Imagine you have an online shop and you would like to know which products often bought together. This task is known under the term of market basket analysis, in which retailers seek to understand the purchase behavior of their customers. This information can then be used for purposes of cross-selling and up-selling (Wikipedia).

Let us assume we have a data set which contains a list of customers of an online shop and the products they have bought (or viewed) in the past. We can see that one customer can have bought multiple products.

UserID |
ProductID |

10039052252084471969 | Product_587 |

10039052252084471969 | Product_40 |

10039052252084471969 | Product_154 |

10046183258816255929 | Product_256 |

10046183258816255929 | Product_44 |

10047293680636077566 | Product_1184 |

10055849645924040293 | Product_334 |

10060944748730254910 | Product_306 |

10060944748730254910 | Product_154 |

10060944748730254910 | Product_78 |

… | … |

We will use a rule-based machine learning algorithm called Apriori to perform our market basket analysis. It is intended to identify strong rules/relations discovered in a data set. The easiest way to understand association rule mining is to look at the results of such an analysis. To do that we first want to read in our data set from above as transactions in single format. I saved my data as a csv file with two rows called mydata. After this we will use the apriori algorithm from the arules package to identify strong rules in the data set.

# read in data trans = read.transactions("mydata.csv", format = "single", sep = ";", cols = c("transactionID", "productID"), encoding = "UTF-8") # run apriori algorithm rules = apriori(trans, parameter = list(supp = 0.005, conf = 0.001, minlen = 2)) # sort rules by lift rules = sort(rules, by = "lift", decreasing = T) # print out rules to console inspect(rules) # remove redundant rules subset.matrix = is.subset(rules,rules) subset.matrix[lower.tri(subset.matrix,diag=T)] = 1 rules = rules[!redundant] # write to df ruledf = data.frame( lhs = labels(lhs(rules)), rhs = labels(rhs(rules)), rules@quality) # filter rules on specific product ruledf = filter(ruledf, lhs == "{Product_183}")

Running the apriori algorithm with the code above will give us a list of association rules based on our input data. Let us have a look at the output of the model to see what these rules look like. You can use the inspect command from the arules package to print out rules to the console.

lhs |
rhs |
support |
confidence |
lift |

{Product_125} | {Product_306} | 0.006 | 0.387 | 4.040 |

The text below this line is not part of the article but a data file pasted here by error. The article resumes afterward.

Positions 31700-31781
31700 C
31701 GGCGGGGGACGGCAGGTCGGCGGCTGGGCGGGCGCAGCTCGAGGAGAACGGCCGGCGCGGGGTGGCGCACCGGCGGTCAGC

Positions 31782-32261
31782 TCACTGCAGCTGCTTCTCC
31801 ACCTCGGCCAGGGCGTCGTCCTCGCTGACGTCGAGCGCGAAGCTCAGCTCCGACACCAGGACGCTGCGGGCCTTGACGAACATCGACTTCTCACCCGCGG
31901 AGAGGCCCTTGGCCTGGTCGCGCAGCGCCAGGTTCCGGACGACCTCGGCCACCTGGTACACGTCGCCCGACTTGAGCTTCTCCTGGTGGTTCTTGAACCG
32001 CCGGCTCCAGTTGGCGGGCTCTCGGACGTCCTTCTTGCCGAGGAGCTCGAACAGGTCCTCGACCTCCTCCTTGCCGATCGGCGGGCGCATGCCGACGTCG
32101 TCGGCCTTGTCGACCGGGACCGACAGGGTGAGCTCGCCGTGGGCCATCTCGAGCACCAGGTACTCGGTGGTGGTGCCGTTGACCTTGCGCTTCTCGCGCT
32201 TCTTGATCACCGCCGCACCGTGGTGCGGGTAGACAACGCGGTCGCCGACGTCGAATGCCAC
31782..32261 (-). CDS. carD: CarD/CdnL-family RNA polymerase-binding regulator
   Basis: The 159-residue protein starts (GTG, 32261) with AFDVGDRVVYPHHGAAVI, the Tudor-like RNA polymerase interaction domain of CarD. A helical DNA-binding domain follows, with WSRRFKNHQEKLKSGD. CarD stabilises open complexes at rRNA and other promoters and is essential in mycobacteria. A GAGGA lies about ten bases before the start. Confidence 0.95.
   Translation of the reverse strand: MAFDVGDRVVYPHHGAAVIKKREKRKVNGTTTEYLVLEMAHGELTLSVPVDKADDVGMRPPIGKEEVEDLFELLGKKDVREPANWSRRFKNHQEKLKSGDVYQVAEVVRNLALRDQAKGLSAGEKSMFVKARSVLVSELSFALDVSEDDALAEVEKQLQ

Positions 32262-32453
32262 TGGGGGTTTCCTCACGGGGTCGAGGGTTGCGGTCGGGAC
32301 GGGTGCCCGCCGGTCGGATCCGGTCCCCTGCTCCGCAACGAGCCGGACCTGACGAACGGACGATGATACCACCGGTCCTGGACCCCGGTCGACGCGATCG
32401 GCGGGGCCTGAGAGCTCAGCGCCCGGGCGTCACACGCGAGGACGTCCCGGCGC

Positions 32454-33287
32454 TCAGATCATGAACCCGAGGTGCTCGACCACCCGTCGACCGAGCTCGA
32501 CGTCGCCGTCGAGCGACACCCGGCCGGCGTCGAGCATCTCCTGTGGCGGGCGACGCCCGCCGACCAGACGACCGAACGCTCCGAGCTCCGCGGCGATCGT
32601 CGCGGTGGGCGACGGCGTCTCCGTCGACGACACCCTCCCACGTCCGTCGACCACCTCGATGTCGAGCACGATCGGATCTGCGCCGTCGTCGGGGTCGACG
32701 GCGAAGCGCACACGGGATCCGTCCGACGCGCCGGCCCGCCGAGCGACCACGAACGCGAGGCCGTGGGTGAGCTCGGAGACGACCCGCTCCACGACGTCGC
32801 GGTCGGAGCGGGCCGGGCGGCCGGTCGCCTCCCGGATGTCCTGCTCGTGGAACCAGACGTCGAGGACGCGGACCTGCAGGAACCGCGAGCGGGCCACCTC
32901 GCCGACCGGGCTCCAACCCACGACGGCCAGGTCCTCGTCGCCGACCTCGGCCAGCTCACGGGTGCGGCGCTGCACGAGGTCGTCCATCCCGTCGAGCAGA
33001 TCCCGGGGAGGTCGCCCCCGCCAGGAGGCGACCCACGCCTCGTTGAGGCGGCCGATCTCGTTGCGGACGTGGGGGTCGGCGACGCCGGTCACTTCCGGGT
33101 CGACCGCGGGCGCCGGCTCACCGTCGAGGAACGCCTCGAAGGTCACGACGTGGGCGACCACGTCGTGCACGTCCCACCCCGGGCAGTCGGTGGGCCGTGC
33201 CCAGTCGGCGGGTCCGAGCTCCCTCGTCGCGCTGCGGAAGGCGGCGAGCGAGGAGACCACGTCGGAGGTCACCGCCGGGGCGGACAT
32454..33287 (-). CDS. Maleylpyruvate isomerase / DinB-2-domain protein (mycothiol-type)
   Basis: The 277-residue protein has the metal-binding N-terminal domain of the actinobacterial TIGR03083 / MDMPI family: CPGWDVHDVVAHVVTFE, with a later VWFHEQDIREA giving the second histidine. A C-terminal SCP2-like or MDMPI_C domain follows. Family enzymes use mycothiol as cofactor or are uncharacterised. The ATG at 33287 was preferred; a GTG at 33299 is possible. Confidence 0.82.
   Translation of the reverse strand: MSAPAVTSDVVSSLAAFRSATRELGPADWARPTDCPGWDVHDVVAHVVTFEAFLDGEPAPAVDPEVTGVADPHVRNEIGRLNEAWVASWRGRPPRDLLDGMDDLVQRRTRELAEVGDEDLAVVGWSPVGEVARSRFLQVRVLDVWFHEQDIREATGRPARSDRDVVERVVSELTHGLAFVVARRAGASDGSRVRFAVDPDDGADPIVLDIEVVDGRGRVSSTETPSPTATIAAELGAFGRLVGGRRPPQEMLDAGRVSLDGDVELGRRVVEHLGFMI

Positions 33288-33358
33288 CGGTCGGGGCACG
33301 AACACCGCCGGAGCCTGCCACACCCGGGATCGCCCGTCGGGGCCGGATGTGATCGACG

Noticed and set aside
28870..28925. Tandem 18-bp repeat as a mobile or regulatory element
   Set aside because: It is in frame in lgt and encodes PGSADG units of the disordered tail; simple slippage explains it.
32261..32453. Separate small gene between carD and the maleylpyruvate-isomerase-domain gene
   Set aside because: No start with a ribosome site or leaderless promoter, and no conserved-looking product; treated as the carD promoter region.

{Product_306} | {Product_125} | 0.006 | 0.072 | 4.040 |

{Product_63} | {Product_385} | 0.005 | 0.400 | 19.472 |

{Product_385} | {Product_63} | 0.005 | 0.285 | 19.472 |

{Product_264} | {Product_92} | 0.005 | 0.378 | 27.143 |

{Product_92} | {Product_264} | 0.005 | 0.360 | 27.143 |

{Product_523} | {Product_306} | 0.005 | 0.369 | 3.859 |

{Product_306} | {Product_523} | 0.005 | 0.061 | 3.858 |

{Product_102} | {Product_120} | 0.005 | 0.506 | 8.460 |

… | … | … | … | … |

An example rule for our data set could be {product_125} ⇒ {product_306} meaning that if product_125 is bought, customers also buy product_306. To select interesting rules from the set of all possible rules, constraints on various measures of significance and interest can be used. The best-known constraints are minimum thresholds on support and confidence. The support is defined as the proportion of transactions in the data set which contain the specific product(s). In the table above, the rule {product_125} ⇒ {product_306} has a support of 0.006 meaning that the two products have been bought together in 0.6% of all transactions. The confidence is another important measure of interest. The rule {product_125} ⇒ {product_306} has a confidence of 0.387, which means that the probability of finding the RHS of the rule in transactions under the condition that these transactions also contain the LHS is 38.7%. If you want to execute the Apriori algorithm you will need to define both a minimum support and a minimum confidence constraint at the same time. This will help you filter out interesting rules. We also defined a minimum length of two because we want the rule to cover at least two products. Another popular measure of interest is the lift of a association rule. The lift is defined as lift(X ⇒ Y ) = supp(X ∪ Y )/(supp(X)supp(Y)), and can be interpreted as the deviation of the support of the whole rule from the support expected under independence given the supports of the LHS and the RHS. Greater lift values indicate stronger associations. There is a lot more to discover about association rule mining with the arules package if you look at its reference manual.

lhs |
rhs |
support |
confidence |
lift |

{Product_92} | {Product_264} | 0.005 | 0.360 | 27.143 |

{Product_374} | {Product_378} | 0.006 | 0.398 | 21.923 |

{Product_98} | {Product_929} | 0.012 | 0.556 | 20.165 |

{Product_375} | {Product_376} | 0.007 | 0.365 | 20.139 |

{Product_257} | {Product_880} | 0.006 | 0.378 | 19.847 |

{Product_63} | {Product_385} | 0.005 | 0.400 | 19.472 |

{Product_908} | {Product_98} | 0.007 | 0.412 | 18.702 |

{Product_376} | {Product_378} | 0.006 | 0.331 | 18.338 |

{Product_378} | {Product_375} | 0.006 | 0.384 | 17.824 |

{Product_54} | {Product_719} | 0.005 | 0.256 | 17.415 |

… | … | … | … | … |

At the table above we sorted our rules via lift and now we can see the top 10 most interesting associations in our data set. This information can now be used for purposes of cross-selling and up-selling. We also removed the redundant rules from this table. As you can see from the code above you can also easily use filters to find rules for a specific product. Find the whole code along with other projects on my Github.